Seeing in total darkness in a maritime environment
The advantages of thermal imaging.
Our eyes are the first line of defense against these hazards. Unfortunately, eyes are not the best detectors at night or in bad weather. Any accident at sea does not only have severe consequences for the vessel but also for its passengers and crew. A number of tools are available to help us detect potential dangers before they become a real hazard.
Thermal imaging: an excellent tool to help you see at night
One of these tools is thermal imaging. Thermal
imaging is the use of an infrared camera to “see” thermal energy emitted
from an object. Infrared energy can not be detected by the eye because
the energy of the photons is too low to stimulate the photoreceptors in
the eye. Also, thermal IR light does not get to the retina, because it
is highly absorbed by the eye’s lens and fluids. Infrared allows us to
see what our eyes cannot - invisible heat radiation emitted by all
objects regardless of lighting conditions. Thermal imaging cameras
produce images of invisible infrared or “heat” radiation. Based on
temperature differences between objects, thermal imaging produces a
Thermal imagers are very effective in marine
environments. They can detect objects floating in the water which may
damage a vessel, or even worse, sink it. Other vessels, shipping lane
traffic, buoys, bridges, ... it is all seamlessly detected by thermal
Although there are other technologies available for helping you to navigate during the night and to help you prevent catastrophes, thermal imaging outperforms them, has some advantages over them or it can complement them.
The oldest anti-collision systems on ships are
lights. In ancient times, sailors would maintain small open fires on
deck in order to be spotted by other vessels. Later these fires were
replaced by electrical navigation lights.
Several types of lights serve as navigational aids
at night. But even when all boats have proper lighting, it’s very
difficult to judge bearings and closure rates. But when boats have
improper lighting, like a lot of them do, ... well, you don’t really
have a chance of avoiding an accident. Furthermore, navigation lights
become less useful when fog or rain is obstructing your view. You might
see an approaching vessel too late which can lead to lethal accidents.
Thermal imaging can see through light fog and haze. Although the distance a thermal imager can see is also obstructed by light fog and haze, it will give you a clear warning of an approaching vessel, in all weather conditions.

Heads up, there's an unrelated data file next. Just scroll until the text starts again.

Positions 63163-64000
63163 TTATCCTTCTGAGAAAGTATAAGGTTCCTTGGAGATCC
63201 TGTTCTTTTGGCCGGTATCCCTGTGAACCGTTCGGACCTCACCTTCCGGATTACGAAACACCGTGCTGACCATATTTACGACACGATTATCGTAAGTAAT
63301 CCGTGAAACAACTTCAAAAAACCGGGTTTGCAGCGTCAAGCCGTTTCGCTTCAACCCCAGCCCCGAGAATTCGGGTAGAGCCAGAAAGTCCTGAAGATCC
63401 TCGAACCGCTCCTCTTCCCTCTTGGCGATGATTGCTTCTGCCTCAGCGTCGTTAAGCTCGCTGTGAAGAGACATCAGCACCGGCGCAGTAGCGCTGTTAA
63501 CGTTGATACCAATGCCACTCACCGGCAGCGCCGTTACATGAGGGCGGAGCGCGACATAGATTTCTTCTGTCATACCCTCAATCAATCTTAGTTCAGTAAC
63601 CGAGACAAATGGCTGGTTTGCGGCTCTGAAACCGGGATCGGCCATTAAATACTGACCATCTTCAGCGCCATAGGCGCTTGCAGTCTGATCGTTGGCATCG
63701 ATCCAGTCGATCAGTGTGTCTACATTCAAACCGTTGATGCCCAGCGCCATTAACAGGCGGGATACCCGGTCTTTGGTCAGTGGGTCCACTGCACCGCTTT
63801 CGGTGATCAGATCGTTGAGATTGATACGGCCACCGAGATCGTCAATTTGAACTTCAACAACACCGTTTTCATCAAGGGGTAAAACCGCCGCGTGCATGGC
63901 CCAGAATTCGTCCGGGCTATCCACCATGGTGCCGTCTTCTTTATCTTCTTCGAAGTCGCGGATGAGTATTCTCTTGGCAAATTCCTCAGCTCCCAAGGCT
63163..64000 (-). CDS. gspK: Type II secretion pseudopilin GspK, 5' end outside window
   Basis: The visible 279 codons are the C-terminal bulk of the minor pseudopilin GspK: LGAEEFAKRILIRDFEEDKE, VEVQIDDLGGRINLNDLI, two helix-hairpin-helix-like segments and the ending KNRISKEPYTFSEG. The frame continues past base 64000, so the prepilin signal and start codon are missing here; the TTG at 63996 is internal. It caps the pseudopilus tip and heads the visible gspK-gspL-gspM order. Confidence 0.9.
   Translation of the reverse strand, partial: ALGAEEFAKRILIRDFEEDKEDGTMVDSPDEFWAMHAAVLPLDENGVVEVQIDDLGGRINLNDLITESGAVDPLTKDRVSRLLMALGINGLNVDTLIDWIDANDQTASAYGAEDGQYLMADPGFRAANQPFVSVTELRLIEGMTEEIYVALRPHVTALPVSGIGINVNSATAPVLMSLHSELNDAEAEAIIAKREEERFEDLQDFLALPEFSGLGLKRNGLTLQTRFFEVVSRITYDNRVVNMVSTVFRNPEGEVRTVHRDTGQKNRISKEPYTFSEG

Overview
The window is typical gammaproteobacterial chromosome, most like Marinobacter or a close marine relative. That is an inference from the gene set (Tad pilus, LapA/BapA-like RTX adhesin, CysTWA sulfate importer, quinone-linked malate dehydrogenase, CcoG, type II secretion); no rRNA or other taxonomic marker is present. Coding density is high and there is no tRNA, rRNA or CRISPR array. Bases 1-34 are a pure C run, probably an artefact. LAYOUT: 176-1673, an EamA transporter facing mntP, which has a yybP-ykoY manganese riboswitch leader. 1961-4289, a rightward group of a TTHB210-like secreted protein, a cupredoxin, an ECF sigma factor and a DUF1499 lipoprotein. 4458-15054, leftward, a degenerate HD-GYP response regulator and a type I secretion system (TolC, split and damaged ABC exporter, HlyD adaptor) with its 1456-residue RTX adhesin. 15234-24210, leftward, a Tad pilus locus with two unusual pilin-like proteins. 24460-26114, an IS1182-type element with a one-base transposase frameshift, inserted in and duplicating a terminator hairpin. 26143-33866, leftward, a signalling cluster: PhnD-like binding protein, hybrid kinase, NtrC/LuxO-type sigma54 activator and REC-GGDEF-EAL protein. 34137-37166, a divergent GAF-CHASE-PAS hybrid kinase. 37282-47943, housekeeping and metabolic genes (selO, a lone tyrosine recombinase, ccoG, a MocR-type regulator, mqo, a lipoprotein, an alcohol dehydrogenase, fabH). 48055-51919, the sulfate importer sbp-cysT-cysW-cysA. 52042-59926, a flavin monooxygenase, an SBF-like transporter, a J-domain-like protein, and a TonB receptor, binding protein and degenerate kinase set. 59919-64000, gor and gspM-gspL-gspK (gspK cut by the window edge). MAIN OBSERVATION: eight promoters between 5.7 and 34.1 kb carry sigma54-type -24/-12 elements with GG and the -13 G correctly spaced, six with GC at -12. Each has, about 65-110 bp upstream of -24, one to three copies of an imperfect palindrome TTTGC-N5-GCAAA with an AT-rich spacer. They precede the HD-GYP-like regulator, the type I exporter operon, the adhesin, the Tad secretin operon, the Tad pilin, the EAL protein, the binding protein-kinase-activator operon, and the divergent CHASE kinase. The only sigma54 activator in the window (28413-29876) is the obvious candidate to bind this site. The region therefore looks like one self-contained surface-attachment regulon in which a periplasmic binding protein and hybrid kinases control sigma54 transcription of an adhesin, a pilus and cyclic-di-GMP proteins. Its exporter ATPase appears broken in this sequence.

Visualize RADAR blips
RADAR, the abbreviation of RAdio Detection And Ranging is, a system that uses reflected radio waves to determine and map the location, direction, and/or speed of both moving and fixed objects. The first commercial RADAR systems were developed during the 1940’s and today they are installed on practically every yacht.
Light amplification, also referred to as I2
technology, amplifies small amounts of visible light thousands of times
so that objects can be seen at night. These systems scan an area and
amplify the available ambient light to produce an image. Light
amplification does require a certain level of ambient light, but even
starlight can produce an image on a cloudless night. A high-end image
intensified camera can produce outstanding images on a clear moonlit
Because the system requires at least a minimum level of ambient light, conditions such as heavy overcast can limit its effectiveness. Similarly, too much light may overwhelm the system and reduce its effectiveness. Imagine yourself navigating in a harbor with the lights of the marina, or the skyline of a city, in the background. These lights will also be amplified and you will be totally blinded.
Contrary to light amplification systems, thermal imaging works by detecting the heat energy being radiated. It needs no light at all and produces a clear image in the darkest environments.
The light requirements to produce an image are
measured in lux. The lux is the rating for how well the camera sees in
low lighting conditions. The smaller the number, the less light the
camera needs to produce an image and the better the ability to see in
the dark. Low-lux cameras provide an image in an environment that is too
bright for light intensification equipment but still restricted by
darkness. But do not assume that if it is pitch black you can still see
well with a low lux camera.
Contrary to a thermal imaging camera, a low lux camera will not produce an image in total darkness. Thermal imaging systems sometimes combine one or more thermal imaging cameras with a low lux camera. This gives you the ability to see during day-light and low-light conditions.
Thermal imaging:more than just night time navigation
Thermal imagers are excellent tools for short to medium range threat detection. Today, more than ever, shipboard security is important. Thermal imaging allows you to see what is around you, even at long ranges. You can monitor activity in port or at anchor and see approaching vessels or people without alerting them that they are being watched.
Each year, numerous people die after falling overboard and not being found fast enough. Finding a person that has fallen overboard within the shortest possible time-frame is of the utmost importance. Not only can the person float away from the vessel but hypothermia is an important factor to take into account. Thermal imaging can help find a person in the water before it is too late.
Thermal cameras work during the day as well, and give users the ability to see through marine haze more effectively than with the unaided eye. It is not affected by glare from the sun. Thermal imaging allows you to see through the glare, and detect possible obstacles, when navigating during sunrise or sunset.
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